April 12, 2024

Lent is a time when Catholics traditionally focus for 40 days on intensified prayer, fasting and almsgiving. We do this in response to Jesus’ words: “Repent, and believe in the Gospel” (Mk 1:15).

The Greek word for repent is “metanoia,” which comes from the words “meta,” meaning “above,” and “nous,” meaning “mind.” True metanoia means moving beyond our limited human instincts of mere self-interest and self-protection, which often end in selfishness, bitterness, negativity or lack of empathy if we don’t get what we want.

Metanoia involves a change of mind and heart from being self-centered to practicing the virtue of magnanimity, which St. Thomas Aquinas describes as a “stretching forth of the mind to great things” (Summa Theologiae, II-II, Q 129). Lent is a time to let your mind, will and heart be stretched to seek the great things of loving service of God and others.

Prayer, fasting and almsgiving help us rise above ourselves in mind and spirit by focusing more on God and others. Our diocesan initiative of Set Ablaze is also intended to do just that: to ask God to send the Holy Spirit upon each of us in east river South Dakota to ignite our hearts, minds and wills with his supernatural help through grace.

God’s grace allows his divine life to come alive in us like St. Paul described, “It is no longer I who live, but Christ who lives in me” (Gal 2:20). When we receive God’s grace, we have a change of heart, mind and will and discover our true identity as beloved adopted sons and daughters of God who are unconditionally loved and in turn can allow that divine love to flow through us to others.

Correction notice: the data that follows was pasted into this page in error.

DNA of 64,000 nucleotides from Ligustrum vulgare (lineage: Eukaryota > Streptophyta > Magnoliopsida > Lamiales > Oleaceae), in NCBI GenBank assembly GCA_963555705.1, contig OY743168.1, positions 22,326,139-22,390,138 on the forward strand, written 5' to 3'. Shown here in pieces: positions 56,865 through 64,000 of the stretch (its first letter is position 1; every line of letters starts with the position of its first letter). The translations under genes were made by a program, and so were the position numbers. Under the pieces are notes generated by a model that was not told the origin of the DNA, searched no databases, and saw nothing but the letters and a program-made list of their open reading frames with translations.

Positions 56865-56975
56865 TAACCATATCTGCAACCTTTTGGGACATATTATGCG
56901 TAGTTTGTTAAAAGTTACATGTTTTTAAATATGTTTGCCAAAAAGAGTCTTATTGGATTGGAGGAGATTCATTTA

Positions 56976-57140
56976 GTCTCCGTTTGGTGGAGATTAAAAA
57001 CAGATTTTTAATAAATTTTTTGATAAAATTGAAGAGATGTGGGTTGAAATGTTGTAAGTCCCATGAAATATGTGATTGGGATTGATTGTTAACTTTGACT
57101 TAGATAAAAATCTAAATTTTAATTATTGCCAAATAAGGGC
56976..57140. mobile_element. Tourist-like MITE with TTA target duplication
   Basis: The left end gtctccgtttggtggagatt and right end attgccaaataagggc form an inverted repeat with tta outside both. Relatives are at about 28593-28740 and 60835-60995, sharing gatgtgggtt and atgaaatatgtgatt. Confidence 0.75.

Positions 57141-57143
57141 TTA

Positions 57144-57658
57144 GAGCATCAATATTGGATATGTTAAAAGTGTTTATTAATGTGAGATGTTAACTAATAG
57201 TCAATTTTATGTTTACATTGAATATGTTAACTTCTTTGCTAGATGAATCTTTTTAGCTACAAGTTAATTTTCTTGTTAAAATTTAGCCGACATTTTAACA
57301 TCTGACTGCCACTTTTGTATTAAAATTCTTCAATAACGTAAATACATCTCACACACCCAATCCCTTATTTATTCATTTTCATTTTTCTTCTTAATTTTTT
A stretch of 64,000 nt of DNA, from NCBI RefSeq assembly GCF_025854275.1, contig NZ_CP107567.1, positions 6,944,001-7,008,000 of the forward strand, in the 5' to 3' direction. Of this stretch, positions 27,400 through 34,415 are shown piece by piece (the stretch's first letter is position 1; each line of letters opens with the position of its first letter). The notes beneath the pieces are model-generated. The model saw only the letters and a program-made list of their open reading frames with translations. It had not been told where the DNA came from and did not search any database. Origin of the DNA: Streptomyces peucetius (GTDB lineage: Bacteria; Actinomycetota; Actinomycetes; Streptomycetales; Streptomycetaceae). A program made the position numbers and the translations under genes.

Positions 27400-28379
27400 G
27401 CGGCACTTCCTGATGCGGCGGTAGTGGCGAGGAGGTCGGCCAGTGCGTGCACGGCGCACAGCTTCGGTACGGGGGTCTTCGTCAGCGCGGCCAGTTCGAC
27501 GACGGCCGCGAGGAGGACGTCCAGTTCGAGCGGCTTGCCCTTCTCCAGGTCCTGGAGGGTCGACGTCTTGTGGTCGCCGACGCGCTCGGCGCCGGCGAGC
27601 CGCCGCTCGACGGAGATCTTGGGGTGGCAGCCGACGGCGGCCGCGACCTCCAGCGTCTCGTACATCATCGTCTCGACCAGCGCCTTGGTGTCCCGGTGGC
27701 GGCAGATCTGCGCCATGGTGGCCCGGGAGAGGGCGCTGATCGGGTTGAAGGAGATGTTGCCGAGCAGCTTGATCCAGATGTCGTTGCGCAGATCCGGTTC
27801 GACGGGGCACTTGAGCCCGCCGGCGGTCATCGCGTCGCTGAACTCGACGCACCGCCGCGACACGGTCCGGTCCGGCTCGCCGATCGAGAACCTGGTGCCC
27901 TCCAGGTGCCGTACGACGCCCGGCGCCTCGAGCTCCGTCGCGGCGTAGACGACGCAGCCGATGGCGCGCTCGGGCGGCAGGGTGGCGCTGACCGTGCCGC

This is the essence of what Lifelong Catholic Missionary Discipleship Through God’s Love is all about! The more we are animated by God through the Holy Spirit, the more we live godly lives that give glory and honor to God and participate in his plan of the salvation of our souls and others.

The reset of Set Ablaze is intended to help every one of us rise above our desires and seek the good of others. We want to see fuller Masses, less duplication, increased laity empowerment under the direction of their pastor, and the freeing up of more priests from administrative duties so they can focus more on being healthy, happy and holy through more time in prayer and spiritual, pastoral, liturgical and shared ministry with other clergy. It requires us to seek and implement what is feasibly possible and reasonable in light of the challenges we all face in today’s more secular culture.
Know of my prayers for a spiritually fruitful Lent for all of you as you prepare for the upcoming changes across the diocese in the new pastorate arrangements and priest assignments.